African security agencies have no choice but to work together

Editor, REFER TO the article, “Kagame asks African police to collaborate” (The New Times, March 4).
A cross section of delegates at the just-concluded third International Association of Chiefs of Police, sub-Saharan Africa executive policing conference in Kigali. Village Urugwiro.
A cross section of delegates at the just-concluded third International Association of Chiefs of Police, sub-Saharan Africa executive policing conference in Kigali. Village Urugwiro.

Editor,

REFER TO the article, “Kagame asks African police to collaborate” (The New Times, March 4).

Looking at the trend of most crimes in the recent past, they are beyond one country. They are usually well organised by a network and chain of criminals with a wealth of resources and skills that would overwhelm a nation.

Looking back at the Westgate terror attack in Nairobi last year, an event that rattled the East African Community but captured the attention of the entire world, it was a product of a well organised network of criminals who had skills to keep Kenyan law enforcers off-guard for just not hours but days.

The criminals were allegedly citizens of various countries, including European nations, and had received better training than law enforcement authorities in some of the regional countries.  Their weapons were state of the art. To get to their final act, they had to go through several countries under several identities, easily fooling the authorities at the entry points.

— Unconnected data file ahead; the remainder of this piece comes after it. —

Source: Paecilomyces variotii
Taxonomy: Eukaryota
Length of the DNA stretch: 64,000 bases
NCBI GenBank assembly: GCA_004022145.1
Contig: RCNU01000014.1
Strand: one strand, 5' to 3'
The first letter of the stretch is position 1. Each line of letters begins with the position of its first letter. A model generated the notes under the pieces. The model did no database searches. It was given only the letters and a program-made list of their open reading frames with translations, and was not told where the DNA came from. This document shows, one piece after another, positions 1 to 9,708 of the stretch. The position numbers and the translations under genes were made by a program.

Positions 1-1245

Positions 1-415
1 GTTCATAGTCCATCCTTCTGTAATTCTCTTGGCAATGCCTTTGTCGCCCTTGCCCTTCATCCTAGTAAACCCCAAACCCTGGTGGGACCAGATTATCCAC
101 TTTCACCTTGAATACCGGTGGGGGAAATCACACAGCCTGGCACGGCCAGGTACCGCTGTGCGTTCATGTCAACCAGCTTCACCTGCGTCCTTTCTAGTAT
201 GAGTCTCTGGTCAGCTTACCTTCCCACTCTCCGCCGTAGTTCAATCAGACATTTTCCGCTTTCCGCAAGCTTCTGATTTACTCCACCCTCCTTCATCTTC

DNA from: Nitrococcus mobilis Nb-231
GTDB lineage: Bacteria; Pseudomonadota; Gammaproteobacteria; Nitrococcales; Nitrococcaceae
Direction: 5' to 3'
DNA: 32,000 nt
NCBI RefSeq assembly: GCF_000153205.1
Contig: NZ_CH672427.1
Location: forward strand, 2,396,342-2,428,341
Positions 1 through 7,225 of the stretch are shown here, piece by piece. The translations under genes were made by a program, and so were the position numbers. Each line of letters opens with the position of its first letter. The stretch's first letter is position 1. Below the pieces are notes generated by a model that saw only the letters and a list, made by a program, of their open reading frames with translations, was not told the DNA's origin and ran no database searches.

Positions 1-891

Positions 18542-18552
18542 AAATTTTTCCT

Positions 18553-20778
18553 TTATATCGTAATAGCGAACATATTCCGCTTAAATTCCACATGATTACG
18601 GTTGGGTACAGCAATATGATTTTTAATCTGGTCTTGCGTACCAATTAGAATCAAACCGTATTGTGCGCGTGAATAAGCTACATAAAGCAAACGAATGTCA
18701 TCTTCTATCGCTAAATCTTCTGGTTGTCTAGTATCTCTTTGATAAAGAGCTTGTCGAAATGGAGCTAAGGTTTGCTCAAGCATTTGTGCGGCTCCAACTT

Had there been information sharing by the law enforcement authorities of the various countries, the criminals would not have hit their target let alone get away with it. They would have been nabbed before they got to Kenya. Had there been information sharing between the police in different countries, they would not have been able to smuggle arms unnoticed. 

It is because of such reasons that President Paul Kagame is encouraging law enforcement authorities on the continent to work together in preventing and combating crime. Crimes in one country are likely to spill over to another country, like the case of Somalia and Kenya. 

For there to be sustainable development in a nation, there is need to be your brother’s keeper as events at his homestead will have consequences on you too.

However as we do this, there is also a need to ensure that there is integrity and professionalism in the law enforcement organs of various countries; we cannot have the good guys working with corrupt and unprofessional officers.  

This is probably one main issue that the IACP needs to consider to ensure that as we bridge our gaps, we have more similarities than differences.

Mutara Intore, Rwanda

 

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